Late-night infomercials, entertaining or disgusting?

Published 6:59 pm Monday, August 24, 2009

Sometimes late-night infomercials are just that. It’s the kind of stuff for people to doze through or to really get hyper about, depending on who is doing the shouting.

Recently, MSNBC ran a late-night infomercial about an all-body spray. It was the last time the news network ran the commercial, according to The Washington Post.

The effect of this commercial is summed up in one word: Gross.

Frequently, commercials turn us off or on. Remember ‘where’s the beef’ from a few decades ago? Everybody has said those words at some time or the other. For those a little older, the grammar debate of Winston cigarettes (Winston tastes good like a cigarette should or Winston tastes good as a cigarette should evolved into ‘what do you want? Good grammar or good taste?).

Infomercials are of a different breed. They have more time to drag out, so they don’t have to fall in the pithy category as much. A few will guilt you into buying a home gym because you want rock-hard abs or thighs that could crush rocks. Others take on a talk show kind of format informing you of property investments, say in the swamps of Florida and Georgia, or you could invest in that beautiful waterfront property in Arizona. No matter, your portfolio will flourish and you’ll make thousands and never have to work a 9-to-5 again.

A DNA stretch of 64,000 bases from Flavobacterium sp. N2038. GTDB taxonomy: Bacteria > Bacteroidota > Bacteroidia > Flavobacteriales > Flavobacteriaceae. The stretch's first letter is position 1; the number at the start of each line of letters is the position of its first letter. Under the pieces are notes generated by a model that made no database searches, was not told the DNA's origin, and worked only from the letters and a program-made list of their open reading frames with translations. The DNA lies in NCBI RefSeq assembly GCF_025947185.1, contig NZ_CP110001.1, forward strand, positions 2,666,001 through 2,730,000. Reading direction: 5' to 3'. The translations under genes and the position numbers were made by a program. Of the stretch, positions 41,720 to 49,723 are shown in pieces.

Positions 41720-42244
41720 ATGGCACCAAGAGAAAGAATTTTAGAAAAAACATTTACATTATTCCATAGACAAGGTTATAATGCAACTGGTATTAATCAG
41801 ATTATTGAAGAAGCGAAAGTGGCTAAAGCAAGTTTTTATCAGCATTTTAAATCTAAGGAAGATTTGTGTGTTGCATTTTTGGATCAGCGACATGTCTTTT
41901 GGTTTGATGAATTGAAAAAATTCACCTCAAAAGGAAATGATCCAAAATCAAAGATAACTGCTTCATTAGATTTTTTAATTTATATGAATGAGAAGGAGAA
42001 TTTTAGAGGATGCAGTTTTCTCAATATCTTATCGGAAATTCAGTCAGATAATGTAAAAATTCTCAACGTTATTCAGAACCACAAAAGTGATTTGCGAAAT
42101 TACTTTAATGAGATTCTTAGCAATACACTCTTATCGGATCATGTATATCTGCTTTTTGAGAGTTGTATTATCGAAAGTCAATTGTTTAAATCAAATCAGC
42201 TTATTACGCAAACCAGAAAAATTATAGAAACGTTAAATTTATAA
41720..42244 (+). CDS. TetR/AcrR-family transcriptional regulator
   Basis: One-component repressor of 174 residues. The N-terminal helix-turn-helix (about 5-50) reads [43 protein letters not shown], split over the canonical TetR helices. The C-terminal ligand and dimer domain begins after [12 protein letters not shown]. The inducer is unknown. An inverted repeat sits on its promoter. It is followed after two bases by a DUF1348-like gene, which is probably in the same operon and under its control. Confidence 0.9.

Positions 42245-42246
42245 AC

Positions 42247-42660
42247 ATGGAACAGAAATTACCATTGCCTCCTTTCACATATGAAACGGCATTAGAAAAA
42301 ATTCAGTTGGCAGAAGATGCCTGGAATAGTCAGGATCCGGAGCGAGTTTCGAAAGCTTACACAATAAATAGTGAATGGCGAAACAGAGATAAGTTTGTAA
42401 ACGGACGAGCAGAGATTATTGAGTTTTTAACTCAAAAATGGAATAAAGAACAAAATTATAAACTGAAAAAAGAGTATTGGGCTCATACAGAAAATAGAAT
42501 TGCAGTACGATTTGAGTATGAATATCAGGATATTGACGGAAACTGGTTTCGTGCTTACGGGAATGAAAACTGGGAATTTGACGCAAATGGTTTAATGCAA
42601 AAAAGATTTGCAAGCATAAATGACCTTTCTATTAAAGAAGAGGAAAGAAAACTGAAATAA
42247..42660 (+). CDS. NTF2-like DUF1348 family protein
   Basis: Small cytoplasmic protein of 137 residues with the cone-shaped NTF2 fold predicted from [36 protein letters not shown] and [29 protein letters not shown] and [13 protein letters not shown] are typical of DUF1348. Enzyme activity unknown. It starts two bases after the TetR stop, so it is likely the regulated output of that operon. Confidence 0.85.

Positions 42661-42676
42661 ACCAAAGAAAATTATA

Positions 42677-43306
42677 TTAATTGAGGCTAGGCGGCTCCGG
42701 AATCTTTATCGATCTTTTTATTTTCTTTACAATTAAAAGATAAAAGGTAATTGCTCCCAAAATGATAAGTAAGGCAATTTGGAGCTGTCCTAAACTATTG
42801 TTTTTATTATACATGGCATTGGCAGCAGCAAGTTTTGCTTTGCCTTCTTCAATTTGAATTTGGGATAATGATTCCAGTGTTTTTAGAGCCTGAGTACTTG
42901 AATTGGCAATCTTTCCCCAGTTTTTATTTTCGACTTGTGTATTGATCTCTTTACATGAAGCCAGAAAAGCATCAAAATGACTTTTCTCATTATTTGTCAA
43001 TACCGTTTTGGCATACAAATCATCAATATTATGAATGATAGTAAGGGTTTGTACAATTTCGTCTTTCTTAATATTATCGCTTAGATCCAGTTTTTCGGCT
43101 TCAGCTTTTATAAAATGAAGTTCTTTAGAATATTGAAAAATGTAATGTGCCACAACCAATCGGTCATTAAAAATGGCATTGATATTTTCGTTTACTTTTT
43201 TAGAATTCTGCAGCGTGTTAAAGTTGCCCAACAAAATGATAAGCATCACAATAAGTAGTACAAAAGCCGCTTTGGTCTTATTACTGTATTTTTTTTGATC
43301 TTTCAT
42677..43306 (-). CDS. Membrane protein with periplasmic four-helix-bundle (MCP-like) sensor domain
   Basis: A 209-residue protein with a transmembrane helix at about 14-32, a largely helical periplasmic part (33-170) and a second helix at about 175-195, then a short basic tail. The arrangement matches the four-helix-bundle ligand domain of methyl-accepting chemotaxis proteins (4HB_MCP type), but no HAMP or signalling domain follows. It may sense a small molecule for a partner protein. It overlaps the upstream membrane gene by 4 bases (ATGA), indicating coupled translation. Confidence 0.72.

Then there come the hollering, screaming infomercials usually for household gadgets, ranging from knives that slice paper to slicer dicers to bags for preserving clothes as long as you take your vacuum cleaner and suck out all the air.

The guy who made these commercials famous, Billy Mays, died in June. He promoted home cleaning items, such as OxiClean and Orange Glo. He was loud and obnoxious and would wake up the living dead.

Well, meet Adam Jay, a blonde, clean-shaven version of Billy Mays. Jay doesn’t sell household items or cleaning items. He sells Doc Bottoms Aspray. Jay, whose last name is really Geisinger, is a former building contractor, who invented the all-body spray because he was tired of smelling at the end of the day before the soap and shower.

This commercial is foul. It describes all sorts of body odor — smelly armpits, stinky feet and malodorous bottoms. Yes, except Jay uses the butt word.

If you’ve ever been in a group with people and someone carries body odor, you’ve seen the wrinkled noses, rolled eyes and shaken heads as the scent wafts in various directions. Fortunately for everyone, the smell is colorless. Not here in the infomercial (which times out at 2:01). The ad men have given a green color to odor as it spreads from affected body part to affected body part.

Facts are nobody wants to publicly talk about B.O. Even the deodorant commercials on mainstream T.V. are tastefully constructed to avoid the “stink” word and no painted “odors” imamate from particular places on the body.

But for those of you who are into foul, the ad still exists on You Tube.

Oh, and it’s no joke. You can purchase the stuff for $14.99 plus $7.95 shipping and handling.